- Odd News
Ian Kerr's firm blacklisted firms as troublemakers without their knowledge and then their work dried up
The Daily Mirror
Thousands of construction workers have been secretly blacklisted and denied jobs on building projects like the London Olympics, the Sunday People can reveal.
And many of them still do not know why they cannot find work.
Their names were passed to more than 40 construction firms including Balfour Beatty, Sir Robert McAlpine and Laing O'Rourke.
And last week it was sensationally revealed McAlpine even paid blacklister Ian Kerr's £5,000 fine and legal costs for breaching data protection laws.
The company said: "These payments represent the belief that Mr Kerr should not suffer the penalty alone."
Kerr told MPs investigating blacklisting that he went to radical bookshops and political meetings to gather information.
He said: "I would have had a file on the Socialist Workers Party. I had a file on the National Front. Any organisation that seemed to be jumping up and down about construction, it was my role to keep tabs."
Trade union activity, health and safety concerns, or standing up for colleagues was enough to get workers blacklisted. They were then branded as potential troublemakers without their knowledge and work dried up. Details did not just include work activities but also private lives and partners.
MPs have heard disturbing evidence police and intelligence services may have been involved in providing some information.
But Kerr told MPs he would only talk to them about that in private.
Now Shadow Business Secretary Chuka Umunna says Information Commissioner Christopher Graham must pull his finger out so victims can claim compensation.
Document seized in West Midlands He wants to ensure all of the 3,213 names found in a raid on a blacklisters' premises in 2009 are contacted.
He told Mr Graham: "Livelihoods have been destroyed and families torn apart by financial stress."
The scandal came to light when the offices of the Consulting Association in Droitwich, West Mids, were swooped on three years ago. Firms paid boss Mr Kerr a £3,000 annual fee and £2.20 for each set of details on individuals before the company - which was set up in 1993 - was shut down. Documents were returned to him, but he told MPs: "After the prosecution I burned everything."
But Mr Umunna is concerned there could be thousands more victims because only 10 per cent of the paperwork was seized.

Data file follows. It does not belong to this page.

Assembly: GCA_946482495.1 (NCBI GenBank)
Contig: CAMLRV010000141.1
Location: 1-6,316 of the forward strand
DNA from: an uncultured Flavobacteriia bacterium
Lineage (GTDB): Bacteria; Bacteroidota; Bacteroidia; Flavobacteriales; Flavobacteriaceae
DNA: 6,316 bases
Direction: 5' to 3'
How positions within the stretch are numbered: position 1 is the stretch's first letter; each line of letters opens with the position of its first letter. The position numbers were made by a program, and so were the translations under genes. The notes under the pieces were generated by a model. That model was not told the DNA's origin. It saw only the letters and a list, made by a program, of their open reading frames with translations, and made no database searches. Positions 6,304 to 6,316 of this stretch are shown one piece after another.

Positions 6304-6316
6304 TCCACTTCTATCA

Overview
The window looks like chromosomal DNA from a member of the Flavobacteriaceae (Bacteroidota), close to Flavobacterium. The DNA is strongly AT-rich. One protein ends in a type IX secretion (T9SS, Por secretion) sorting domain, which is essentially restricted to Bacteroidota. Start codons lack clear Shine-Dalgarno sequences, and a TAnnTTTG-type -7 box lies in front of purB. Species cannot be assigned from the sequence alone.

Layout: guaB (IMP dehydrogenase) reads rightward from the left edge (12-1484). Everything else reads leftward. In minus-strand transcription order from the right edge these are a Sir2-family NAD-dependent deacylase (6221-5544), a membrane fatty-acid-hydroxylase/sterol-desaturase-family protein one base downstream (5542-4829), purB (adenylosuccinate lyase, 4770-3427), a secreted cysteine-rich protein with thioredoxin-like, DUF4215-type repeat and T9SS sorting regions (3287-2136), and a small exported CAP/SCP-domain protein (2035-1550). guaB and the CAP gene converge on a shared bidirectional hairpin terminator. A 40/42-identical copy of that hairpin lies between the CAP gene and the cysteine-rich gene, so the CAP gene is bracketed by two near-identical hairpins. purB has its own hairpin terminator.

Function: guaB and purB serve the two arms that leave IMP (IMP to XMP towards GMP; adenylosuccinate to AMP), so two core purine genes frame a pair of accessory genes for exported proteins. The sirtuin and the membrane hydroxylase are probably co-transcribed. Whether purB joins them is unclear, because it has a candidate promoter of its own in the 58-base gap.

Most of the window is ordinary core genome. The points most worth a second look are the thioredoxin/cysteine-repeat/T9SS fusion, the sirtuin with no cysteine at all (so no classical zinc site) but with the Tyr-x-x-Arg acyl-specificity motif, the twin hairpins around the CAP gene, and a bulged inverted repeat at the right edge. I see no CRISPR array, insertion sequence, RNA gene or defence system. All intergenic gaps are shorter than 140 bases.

Construction union Ucatt wants a public inquiry into the scandal. General secretary Steve Murphy said: "The Consulting Association wasn't the only blacklister. We need to make it a criminal offence."
The Consulting Association is thought to have provided secret checks on workers applying for jobs on major projects including London's Jubilee Line, airport runways, hospitals, Wembley and the Millennium Dome.
Mr Umunna is quizzing ministers on whether blacklisting is going on for Crossrail, the new £16billion rail network. Crossrail Ltd said it had seen no evidence of blacklisting.
Sport minister Hugh Robertson added: "The Olympic Delivery Authority has no evidence blacklisting was used by companies working on the Olympic Park."
MPs tabled a Commons motion last week condemning "the malicious practice which denied workers employment without them being able to see or challenge information against them".
Case study 1
Electrician Frank Morris reckons he was blacklisted after raising concerns about a fellow worker being sacked from the Olympic Media Centre project in 2011.
Frank, 37, who has four kids aged under eight, said: "It has ruined my life. Before this happened I worked on every major construction project in the UK and that year I earned £67,000 before tax.
"Overnight I couldn't get a single job. We defaulted on the mortgage and lost the house and I had to go into voluntary administration. It's an injustice - you wouldn't think it could happen in this country. I've felt suicidal, there just seems no way out."
Case study 2
Electrical engineer Steve Acheson, 58, was blacklisted 12 years ago after highlighting a health and safety issue to his employers.
Steve, from Denton, Manchester, said: "I've been unemployed for 10 of the last 12 years. It makes you feel like a leper, it's abhorrent.
"Before this I had a cracking career. We had a good family life and these firms have tried their best to destroy it. It's like something from the Victorian times before trade unions existed.
"It's sickening to think the perpetrators of these human rights violations are still making huge profits while the victims are struggling like hell."